Astyages, roused to action by the danger, abandons the pleasures of the chase in which his activity had hitherto found vent, sets out on the track of the rebel, wins a preliminary victory on the Hyrba, and kills the father of Cyrus: some days after, he again overtakes the rebels, at the entrance to the defiles leading to Pasargadse, and for the second time fortune is on the point of declaring in his favour, when the Persian women, bringing back their husbands and sons to the conflict, urge them on to victory. The fame of their triumph having spread abroad, the satraps and provinces successfully declared for the conqueror; Hyrcania, first, followed by the Parthians, the Sakae, and the Bactrians: Astyages was left almost alone, save for a few faithful followers, in the palace at Ecbatana. His daughter Amytis and his son-in-law Spitamas concealed him so successfully on the top of the palace, that he escaped discovery up to the moment when Cyrus was on the point of torturing his grandchildren to force them to reveal his hiding-place: thereupon he gave himself up to his enemies, but was at length, after being subjected to harsh treatment for a time, set at liberty and entrusted with the government of a mountain tribe dwelling to the south-east of the Caspian Sea, that of the Barcanians. Later on he perished through the treachery of OEbaras, and his corpse was left unburied in the desert, but by divine interposition relays of lions were sent to guard it from the attacks of beasts of prey: Cyrus, acquainted with this miraculous circumstance, went in search of the body and gave it a magnificent burial.* Another legend asserted, on the contrary, that Cyrus was closely connected with the royal line of Cyaxares; this tradition was originally circulated among the great Median families who attached themselves to the Achaemenian dynasty.**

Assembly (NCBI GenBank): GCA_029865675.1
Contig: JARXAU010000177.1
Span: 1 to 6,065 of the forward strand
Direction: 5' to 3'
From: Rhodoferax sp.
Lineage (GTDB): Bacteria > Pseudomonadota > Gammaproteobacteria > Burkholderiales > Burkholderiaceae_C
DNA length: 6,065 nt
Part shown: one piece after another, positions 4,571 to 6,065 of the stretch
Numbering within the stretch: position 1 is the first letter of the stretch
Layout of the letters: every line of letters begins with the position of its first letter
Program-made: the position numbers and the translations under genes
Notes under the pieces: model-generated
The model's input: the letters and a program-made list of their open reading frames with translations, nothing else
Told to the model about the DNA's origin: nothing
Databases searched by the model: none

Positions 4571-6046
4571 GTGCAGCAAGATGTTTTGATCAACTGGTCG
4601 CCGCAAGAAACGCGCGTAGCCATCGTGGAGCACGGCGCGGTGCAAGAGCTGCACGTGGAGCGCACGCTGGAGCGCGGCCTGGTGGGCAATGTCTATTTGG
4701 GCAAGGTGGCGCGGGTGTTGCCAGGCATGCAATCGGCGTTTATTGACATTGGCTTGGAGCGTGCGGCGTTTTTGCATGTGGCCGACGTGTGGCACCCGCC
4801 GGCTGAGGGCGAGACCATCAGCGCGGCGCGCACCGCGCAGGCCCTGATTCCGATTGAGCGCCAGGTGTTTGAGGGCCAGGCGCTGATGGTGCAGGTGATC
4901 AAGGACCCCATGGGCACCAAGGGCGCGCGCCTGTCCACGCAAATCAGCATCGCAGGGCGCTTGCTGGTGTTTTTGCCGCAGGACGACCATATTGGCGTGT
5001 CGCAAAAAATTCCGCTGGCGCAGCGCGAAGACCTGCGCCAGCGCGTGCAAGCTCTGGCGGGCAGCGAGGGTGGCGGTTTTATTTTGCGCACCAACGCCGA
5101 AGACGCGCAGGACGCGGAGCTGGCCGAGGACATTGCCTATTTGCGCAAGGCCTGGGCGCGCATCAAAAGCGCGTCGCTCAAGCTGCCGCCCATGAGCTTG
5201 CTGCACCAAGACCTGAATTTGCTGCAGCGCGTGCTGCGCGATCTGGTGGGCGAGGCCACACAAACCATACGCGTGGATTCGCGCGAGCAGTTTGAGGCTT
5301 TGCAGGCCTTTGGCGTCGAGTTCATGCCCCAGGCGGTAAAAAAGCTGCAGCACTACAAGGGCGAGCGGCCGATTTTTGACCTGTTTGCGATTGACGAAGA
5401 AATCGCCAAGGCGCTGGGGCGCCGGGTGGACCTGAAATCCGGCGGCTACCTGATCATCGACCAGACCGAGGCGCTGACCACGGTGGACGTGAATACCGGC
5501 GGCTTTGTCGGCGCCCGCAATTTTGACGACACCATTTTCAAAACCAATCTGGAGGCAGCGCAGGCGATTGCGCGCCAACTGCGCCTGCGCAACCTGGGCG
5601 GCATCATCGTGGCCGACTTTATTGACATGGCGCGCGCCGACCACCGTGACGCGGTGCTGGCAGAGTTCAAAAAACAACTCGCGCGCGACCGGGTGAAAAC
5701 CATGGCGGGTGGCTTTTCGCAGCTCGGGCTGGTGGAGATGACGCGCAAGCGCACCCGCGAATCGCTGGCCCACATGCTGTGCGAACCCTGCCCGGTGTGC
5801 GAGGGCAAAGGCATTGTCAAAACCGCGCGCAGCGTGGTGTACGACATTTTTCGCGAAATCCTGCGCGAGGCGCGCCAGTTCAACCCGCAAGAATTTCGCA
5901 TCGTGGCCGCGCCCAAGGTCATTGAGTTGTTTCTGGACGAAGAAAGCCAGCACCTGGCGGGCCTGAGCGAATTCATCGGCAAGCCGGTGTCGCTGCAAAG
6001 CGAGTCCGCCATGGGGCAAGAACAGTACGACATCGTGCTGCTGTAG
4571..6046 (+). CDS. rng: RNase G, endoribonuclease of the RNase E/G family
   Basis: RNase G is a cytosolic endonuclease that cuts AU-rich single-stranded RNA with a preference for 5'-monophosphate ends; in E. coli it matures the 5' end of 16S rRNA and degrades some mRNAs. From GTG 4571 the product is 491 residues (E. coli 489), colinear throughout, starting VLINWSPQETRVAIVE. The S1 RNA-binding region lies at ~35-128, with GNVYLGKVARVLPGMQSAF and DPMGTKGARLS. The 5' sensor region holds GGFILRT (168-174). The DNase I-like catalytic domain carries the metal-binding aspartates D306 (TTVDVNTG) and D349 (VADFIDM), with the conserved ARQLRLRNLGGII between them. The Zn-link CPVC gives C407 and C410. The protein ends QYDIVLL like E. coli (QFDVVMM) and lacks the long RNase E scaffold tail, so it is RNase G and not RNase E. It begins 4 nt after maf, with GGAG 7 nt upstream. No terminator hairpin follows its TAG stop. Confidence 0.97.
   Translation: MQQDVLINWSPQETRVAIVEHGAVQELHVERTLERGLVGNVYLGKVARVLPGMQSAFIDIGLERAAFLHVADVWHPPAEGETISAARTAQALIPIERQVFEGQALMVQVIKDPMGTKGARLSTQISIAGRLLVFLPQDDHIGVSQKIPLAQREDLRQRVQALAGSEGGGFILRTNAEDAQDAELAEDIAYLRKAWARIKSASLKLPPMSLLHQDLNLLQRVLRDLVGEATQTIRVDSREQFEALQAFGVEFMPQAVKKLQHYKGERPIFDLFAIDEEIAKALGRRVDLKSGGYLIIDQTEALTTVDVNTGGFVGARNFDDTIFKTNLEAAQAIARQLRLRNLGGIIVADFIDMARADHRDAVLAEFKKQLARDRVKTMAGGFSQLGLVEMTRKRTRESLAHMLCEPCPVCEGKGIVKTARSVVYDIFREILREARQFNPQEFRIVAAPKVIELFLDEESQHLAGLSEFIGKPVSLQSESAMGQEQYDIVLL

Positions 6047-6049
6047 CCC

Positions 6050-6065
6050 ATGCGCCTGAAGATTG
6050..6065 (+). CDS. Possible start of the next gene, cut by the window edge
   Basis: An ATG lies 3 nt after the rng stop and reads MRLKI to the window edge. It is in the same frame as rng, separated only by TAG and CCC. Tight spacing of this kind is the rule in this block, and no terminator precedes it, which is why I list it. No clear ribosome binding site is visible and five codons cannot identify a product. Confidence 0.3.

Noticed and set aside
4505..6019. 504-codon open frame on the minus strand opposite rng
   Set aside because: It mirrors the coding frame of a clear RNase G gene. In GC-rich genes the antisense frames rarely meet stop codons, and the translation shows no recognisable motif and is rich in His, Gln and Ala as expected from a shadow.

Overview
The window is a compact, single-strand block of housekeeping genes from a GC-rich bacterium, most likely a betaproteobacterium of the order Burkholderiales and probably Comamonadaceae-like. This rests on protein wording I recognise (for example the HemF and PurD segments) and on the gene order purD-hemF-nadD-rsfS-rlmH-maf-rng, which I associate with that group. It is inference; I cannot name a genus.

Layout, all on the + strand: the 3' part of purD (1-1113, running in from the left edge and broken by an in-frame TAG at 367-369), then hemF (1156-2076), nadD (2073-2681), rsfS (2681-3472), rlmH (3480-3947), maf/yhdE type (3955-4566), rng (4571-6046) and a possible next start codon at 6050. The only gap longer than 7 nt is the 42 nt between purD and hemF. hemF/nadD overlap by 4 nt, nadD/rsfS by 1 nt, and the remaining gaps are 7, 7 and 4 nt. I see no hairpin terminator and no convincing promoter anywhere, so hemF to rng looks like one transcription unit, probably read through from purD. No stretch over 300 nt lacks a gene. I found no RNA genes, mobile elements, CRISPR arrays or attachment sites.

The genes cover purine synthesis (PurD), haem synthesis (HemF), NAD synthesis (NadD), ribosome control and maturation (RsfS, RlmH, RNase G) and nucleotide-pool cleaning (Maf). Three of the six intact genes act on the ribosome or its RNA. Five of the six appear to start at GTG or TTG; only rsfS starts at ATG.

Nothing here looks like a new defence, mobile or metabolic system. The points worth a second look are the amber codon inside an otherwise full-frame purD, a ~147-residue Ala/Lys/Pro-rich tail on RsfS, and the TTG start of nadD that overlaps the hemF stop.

* The passage in Herodotus leads Marquart to believe that the murder of Astyages formed part of the primitive legend, but was possibly attributed to Cambysos, son of Cyrus, rather than to OEbaras, the companion of the conqueror's early years. ** This is the legend as told to Herodotus in Asia Minor, probably by the members of the family of Harpagus, which the Greek historian tried to render credible by interpreting the miraculous incidents in a rationalising manner.
Drawn by Boudier, from Coste and Flandin.